The student senate at Wichita State University voted against recognizing a new chapter of Young Americans for Liberty (YAL) in a session held this past Wednesday night, claiming the libertarian organization promotes “hate speech.”
The Sunflower, a student newspaper on Wichita State's campus, reported that the debate centered around the limits of free speech and the role of the student senate in creating an accepting environment on campus.
“Although I am someone who absolutely believes in free speech and activism and being able to speak up, what we have seen from this organization is dangerous,” student senator Sandra Carlo said.
Also opposed to recognizing YAL, Zubair Kahn argued, “if we want to have a libertarian organization on campus, there are other ways to do that.”
However, not all were opposed to the WSU chapter of Young Americans for Liberty. Senator Timothy Dodd, though expressing his intolerance for hate speech, nevertheless voted to give the chapter a chance.
“I want to give this specific chapter of the organization a chance to show that libertarianism as a political philosophy doesn’t have to be pigeon-holed as racist and reactionary,” Dodd said.
Ultimately, the vote ended up 8-16-5, and the resolution failed — YAL will not be allowed on campus. Here's what you need to know about the incident:
What YAL is:
Formed in 2008 at the end of Ron Paul’s presidential campaign, Young Americans for Liberty (YAL) is a libertarian organization dedicated to spreading the ideals of liberty on college campuses. With more than 900 chapters across the country, YAL focuses on mobilizing individual chapters to educate the student body about the libertarian philosophy.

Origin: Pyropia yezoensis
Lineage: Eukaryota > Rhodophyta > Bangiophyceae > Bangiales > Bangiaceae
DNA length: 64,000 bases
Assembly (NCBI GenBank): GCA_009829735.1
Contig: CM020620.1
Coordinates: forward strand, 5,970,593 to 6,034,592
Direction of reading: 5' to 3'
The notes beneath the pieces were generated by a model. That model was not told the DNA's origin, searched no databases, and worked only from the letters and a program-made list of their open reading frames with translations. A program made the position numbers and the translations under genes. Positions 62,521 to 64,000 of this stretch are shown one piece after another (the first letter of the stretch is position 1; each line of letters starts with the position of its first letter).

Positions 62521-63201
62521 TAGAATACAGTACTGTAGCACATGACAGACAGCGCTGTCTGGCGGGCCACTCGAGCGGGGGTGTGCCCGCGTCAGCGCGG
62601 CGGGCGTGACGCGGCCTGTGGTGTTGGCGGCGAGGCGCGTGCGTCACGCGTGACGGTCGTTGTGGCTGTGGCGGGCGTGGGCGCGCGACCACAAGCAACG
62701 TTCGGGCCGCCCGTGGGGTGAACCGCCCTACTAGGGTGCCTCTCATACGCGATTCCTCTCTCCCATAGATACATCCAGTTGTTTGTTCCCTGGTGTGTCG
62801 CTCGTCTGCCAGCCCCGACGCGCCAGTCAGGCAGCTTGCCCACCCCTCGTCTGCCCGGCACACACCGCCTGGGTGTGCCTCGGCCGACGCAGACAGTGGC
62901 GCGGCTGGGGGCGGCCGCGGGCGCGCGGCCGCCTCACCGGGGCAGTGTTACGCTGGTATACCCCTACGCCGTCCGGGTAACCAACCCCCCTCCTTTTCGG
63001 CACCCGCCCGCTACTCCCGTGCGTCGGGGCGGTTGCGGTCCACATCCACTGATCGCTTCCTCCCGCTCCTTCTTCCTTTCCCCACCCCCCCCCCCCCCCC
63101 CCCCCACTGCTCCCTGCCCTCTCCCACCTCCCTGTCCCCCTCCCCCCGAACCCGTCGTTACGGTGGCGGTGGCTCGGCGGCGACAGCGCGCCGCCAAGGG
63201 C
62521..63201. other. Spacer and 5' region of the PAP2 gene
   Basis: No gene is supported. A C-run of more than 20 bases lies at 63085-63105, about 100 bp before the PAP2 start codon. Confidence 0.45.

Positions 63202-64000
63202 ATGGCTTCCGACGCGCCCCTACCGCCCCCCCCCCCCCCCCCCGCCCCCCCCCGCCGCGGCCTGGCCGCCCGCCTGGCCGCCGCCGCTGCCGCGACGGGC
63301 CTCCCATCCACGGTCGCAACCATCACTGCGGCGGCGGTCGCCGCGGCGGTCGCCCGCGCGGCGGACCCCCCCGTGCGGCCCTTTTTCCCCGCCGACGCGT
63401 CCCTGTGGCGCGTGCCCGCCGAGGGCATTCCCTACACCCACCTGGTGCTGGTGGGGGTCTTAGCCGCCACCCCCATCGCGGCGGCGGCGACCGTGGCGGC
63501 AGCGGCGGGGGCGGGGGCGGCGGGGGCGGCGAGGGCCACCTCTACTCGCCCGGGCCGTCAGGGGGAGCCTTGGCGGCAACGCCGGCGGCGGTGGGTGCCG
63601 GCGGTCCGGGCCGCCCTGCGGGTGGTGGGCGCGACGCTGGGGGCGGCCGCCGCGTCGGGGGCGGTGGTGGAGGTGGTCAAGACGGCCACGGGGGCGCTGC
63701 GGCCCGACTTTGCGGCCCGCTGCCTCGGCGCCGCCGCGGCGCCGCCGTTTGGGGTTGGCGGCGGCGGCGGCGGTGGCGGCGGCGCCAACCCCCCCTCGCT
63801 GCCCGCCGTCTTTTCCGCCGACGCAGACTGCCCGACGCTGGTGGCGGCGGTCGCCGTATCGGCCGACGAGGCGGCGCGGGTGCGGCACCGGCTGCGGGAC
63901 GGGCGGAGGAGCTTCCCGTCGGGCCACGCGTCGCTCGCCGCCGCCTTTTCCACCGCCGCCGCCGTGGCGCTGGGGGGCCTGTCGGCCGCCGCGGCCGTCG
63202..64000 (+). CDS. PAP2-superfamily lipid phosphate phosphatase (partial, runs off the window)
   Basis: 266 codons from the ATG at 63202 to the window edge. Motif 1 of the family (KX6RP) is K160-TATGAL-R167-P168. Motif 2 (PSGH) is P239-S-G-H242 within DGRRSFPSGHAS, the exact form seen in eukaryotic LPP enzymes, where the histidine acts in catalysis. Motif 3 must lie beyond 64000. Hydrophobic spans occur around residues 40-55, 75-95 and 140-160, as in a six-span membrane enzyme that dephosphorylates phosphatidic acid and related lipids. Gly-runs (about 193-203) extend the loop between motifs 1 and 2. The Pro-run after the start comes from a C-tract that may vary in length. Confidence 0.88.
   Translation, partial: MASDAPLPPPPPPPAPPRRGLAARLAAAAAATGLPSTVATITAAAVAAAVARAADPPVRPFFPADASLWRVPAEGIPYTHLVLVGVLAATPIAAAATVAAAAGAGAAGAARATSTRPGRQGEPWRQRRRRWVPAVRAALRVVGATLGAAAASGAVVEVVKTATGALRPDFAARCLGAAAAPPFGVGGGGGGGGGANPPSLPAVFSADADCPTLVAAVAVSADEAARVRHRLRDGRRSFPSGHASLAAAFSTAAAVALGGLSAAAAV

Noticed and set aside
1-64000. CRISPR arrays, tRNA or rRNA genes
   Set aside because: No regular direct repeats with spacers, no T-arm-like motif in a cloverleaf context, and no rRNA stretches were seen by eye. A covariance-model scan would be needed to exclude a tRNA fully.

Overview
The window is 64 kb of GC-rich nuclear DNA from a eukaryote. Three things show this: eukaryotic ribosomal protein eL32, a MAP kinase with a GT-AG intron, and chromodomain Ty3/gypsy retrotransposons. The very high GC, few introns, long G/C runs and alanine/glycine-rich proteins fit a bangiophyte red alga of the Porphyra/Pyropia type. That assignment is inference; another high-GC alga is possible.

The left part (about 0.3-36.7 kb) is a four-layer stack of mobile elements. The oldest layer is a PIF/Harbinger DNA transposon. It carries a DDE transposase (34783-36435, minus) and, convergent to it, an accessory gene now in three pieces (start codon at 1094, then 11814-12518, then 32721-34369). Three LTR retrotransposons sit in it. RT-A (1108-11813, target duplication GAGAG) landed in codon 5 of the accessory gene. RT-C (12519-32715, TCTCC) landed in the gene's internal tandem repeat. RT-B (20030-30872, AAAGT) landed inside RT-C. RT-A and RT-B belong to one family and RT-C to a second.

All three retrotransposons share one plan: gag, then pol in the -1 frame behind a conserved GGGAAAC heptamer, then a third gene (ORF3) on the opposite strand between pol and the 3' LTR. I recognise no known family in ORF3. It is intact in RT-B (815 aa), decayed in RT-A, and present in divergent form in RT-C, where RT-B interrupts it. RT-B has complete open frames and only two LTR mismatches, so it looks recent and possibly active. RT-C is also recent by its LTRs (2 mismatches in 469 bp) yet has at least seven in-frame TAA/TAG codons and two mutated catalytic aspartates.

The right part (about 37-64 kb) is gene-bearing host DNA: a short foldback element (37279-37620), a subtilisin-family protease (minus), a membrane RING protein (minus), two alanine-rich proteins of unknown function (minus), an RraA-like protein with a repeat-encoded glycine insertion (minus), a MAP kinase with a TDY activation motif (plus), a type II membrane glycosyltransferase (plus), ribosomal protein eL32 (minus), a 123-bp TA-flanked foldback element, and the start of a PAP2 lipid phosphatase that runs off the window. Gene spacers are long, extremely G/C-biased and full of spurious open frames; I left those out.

However, YAL’s strong opposition of campus free speech limitations, such as regulations on “hate speech” and “safe zones,” has raised questions regarding the safety of allowing this organization on college campuses. This concern has only grown as numerous chapters across the country have decided to host Milo Yiannopoulos on his “Dangerous Faggot Tour,” as he speaks out against feminism and the Black Lives Matter movement.
Note that the national organization has neither endorsed nor condemned the actions of these chapters.
Response to Wichita State's Decision:
Ultimately, Wichita State University's decision has been widely unpopular, and some are predicting upcoming litigation on the ground of free speech infringements. According to Supreme Court precedents, public universities such as Wichita State cannot grant its student body the authority to grant or deny recognition to student groups in a discriminatory manner. Since the university has allowed chapters of the College Democrats and College Republicans onto campus and there are currently no libertarian groups, some are calling this “political censorship.”
In response to this decision, the Foundation for Individual Rights in Education (FIRE) sent a letter the university president, John Bardo, warning that the university's actions are unconstitutional and started a grassroots campaign to pressure the university into action.
According to Ari Cohn, the director of FIRE’s Individual Rights Defense Program, this is an open-and-shut case against the university.
This isn’t the first time Wichita State has gotten in trouble with YAL and FIRE. The leader of the YAL chapter at Pierce College in California also sued the school after he was forbidden to distribute copies of the U.S. Constitution outside of a designated “free speech zone.”
Lead Image Credit: Jimmy Emerson, DVM via Flickr Creative Commons